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    $\begingroup$ To supplement my answer a bit: if two masses are at rest relative to one another (or nearly so) then Newtonian gravitation will describe the attraction between them pretty accurately. If they are moving relative to one another at relativistic speeds, then Newtonian gravitation will break down -- for example, the finite speed of gravity becomes significant in these cases, as do effects due to momentum. $\endgroup$
    – Eric Smith
    Apr 9, 2021 at 23:15
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The gravitational effect arising from a particular volume of space is proportional to (among other things) the energy density in that volume of space.

In the case of a spinning flywheel the rotational kinetic energy and the stress of having to provide centripetal force is confined to a finite volume of space, hence there is an energy density.

In the case of linear motion the motion is not confined and so there is nothing to give rise to a density.

More generally, kinetic energy is inherently relative. There is no such thing as attributing kinetic energy to a single object. The minimum is two objects. For any pair of objects the relative velocity between those two objects determines the amount of energy that is available for transformation (to other forms of energy) when those two objects collide.

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    $\begingroup$ "There is no such thing as attributing kinetic energy to a single object" I do it all the time, for example when I am on the road. $\endgroup$
    – my2cts
    Apr 6, 2021 at 19:47
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    $\begingroup$ @my2cts I've never been on a collision course with a tree, hope I never will be, but if it does happen I will be acutely aware, in my final seconds alive, of the relative velocity between me and the Earth. $\endgroup$
    – Cleonis
    Apr 6, 2021 at 20:06
  • $\begingroup$ "In the case of linear motion the motion is not confined and so there is nothing to give rise to a density." But of course. Namely in the volume in which the object is observed to be at time t. $\endgroup$ Apr 7, 2021 at 7:17
  • $\begingroup$ @my2cts Cleonis is right of course in your quote. For a single object kinetic energy or rather linear or angular momentum lose all meaning. Mach's principle actually inspired General Relativity $\endgroup$
    – R. Rankin
    Apr 11, 2021 at 7:24
  • $\begingroup$ @R.Rankin About what is referred to as Mach's principle. Historians of physics describe that Ernst Mach did not formulate Mach's principle, and moreover, asserting Mach's principle goes against Mach's austere philosophy of science. The first to propose it, and name it, was Einstein. I prefer to call it Einstein's Mach's principle. Historians of physics describe that in the early 1920's Einstein abandoned Einstein's Mach's principle, as evidenced by the fact that Einstein ceased mentioning it in his publications, whereas earlier he had asserted it was central to GR. $\endgroup$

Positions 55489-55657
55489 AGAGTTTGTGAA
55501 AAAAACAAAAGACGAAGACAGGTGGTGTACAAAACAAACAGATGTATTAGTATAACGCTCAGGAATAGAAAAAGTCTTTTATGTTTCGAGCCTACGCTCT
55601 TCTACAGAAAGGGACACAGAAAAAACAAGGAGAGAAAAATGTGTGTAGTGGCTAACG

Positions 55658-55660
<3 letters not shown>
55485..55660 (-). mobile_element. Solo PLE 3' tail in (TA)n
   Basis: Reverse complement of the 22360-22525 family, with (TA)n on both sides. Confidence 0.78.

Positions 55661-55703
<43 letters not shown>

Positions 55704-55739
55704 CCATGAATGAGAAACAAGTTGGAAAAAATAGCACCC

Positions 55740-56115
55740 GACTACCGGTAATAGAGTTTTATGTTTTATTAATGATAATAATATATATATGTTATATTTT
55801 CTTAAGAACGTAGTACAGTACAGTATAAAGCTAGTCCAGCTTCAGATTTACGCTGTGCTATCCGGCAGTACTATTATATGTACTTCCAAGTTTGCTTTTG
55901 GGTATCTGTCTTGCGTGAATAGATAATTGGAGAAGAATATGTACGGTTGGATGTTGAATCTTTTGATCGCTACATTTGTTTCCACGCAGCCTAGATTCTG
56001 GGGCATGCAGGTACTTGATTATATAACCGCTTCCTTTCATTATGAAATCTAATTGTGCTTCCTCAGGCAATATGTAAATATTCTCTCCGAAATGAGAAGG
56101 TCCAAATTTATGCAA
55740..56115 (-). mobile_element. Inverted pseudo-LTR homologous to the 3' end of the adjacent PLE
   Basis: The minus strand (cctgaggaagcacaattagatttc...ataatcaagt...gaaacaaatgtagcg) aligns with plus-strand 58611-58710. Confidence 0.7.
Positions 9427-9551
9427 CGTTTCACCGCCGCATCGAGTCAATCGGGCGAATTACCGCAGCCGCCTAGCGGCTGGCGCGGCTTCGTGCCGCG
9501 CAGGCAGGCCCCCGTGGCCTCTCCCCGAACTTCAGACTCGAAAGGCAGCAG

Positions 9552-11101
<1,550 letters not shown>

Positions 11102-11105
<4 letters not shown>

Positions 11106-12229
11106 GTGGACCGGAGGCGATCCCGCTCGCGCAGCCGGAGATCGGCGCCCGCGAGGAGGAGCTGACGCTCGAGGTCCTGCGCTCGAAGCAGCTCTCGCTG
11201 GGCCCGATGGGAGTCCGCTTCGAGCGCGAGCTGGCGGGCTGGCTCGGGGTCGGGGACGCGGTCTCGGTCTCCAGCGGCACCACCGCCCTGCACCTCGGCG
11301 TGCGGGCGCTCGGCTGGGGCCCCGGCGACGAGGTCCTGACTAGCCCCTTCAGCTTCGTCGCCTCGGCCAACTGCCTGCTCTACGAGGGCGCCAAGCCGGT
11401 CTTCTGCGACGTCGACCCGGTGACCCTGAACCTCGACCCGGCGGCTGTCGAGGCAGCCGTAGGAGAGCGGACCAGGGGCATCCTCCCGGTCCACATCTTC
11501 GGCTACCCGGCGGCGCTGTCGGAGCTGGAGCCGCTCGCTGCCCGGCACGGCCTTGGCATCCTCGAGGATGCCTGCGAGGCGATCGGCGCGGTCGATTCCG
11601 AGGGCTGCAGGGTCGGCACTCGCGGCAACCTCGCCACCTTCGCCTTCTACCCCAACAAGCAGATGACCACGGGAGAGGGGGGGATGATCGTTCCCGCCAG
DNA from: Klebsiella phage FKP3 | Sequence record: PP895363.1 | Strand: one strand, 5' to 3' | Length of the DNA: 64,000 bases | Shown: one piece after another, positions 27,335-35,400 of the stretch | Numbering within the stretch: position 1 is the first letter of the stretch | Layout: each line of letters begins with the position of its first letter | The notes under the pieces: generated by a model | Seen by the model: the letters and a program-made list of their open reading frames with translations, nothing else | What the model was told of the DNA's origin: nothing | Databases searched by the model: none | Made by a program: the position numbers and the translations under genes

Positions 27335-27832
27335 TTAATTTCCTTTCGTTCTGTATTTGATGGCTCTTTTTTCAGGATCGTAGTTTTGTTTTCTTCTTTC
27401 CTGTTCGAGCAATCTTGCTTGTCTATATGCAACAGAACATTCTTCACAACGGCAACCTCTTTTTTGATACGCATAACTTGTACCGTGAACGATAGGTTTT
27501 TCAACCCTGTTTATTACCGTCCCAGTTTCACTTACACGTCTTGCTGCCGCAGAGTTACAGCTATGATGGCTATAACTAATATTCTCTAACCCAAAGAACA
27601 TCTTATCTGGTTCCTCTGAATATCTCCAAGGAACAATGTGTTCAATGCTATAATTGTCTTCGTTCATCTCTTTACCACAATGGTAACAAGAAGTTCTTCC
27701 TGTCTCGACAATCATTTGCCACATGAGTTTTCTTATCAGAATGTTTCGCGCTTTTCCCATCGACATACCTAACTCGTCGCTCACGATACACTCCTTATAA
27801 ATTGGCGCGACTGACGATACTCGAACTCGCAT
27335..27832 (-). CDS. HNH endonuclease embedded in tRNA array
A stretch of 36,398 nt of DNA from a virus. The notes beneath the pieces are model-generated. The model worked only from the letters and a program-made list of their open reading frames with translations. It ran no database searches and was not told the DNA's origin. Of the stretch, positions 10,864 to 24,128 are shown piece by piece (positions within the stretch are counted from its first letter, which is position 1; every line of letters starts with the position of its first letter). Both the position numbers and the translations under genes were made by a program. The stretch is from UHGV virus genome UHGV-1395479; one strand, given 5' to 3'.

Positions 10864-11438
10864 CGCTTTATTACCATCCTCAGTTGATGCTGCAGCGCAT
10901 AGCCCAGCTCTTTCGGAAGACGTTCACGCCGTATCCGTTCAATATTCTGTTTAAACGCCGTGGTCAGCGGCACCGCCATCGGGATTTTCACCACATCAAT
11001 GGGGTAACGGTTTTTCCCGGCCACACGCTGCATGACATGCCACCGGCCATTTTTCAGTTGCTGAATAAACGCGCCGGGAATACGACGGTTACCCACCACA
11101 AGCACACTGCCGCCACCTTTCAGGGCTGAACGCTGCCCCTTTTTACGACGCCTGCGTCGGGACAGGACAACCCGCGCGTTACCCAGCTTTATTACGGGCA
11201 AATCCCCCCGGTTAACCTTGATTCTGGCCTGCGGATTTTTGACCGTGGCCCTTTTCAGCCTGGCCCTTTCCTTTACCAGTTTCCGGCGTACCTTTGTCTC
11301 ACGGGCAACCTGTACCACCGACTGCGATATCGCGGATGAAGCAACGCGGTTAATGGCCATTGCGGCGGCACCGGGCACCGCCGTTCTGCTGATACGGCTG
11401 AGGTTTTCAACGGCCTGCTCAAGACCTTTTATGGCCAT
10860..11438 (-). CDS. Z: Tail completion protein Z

– Cleonis
    Apr 11, 2021 at 7:51
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I believe what matters is the relative curvature of spacetime between them. If they are both moving at relativistic speed in the same direction relative to some third observer, according to that observer the additional curvature of spacetime that this causes is the same for both bodies. Since it doesn't change the relative curvature between them, it shouldn't alter the gravitational pull the experience relative to each other.

I'm sorry if that's a tad hand-wavy.

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  • $\begingroup$ So if they are moving in the same direction at some relativistic speed relative to some third point, then gravity from their relativistic mass will not further pull them together than they otherwise would be if they were actually at rest relative too that point? $\endgroup$
    – Mark
    Apr 6, 2021 at 20:04
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    $\begingroup$ what is relative curvature? I do not understand your answer, but GR is local theory. I.e. what determines my movement is curvature at my place, not some relative curvature (whatever it is). Also, curvature is a tensor, it does not depend on the observer. $\endgroup$
    – Umaxo
    Apr 10, 2021 at 9:19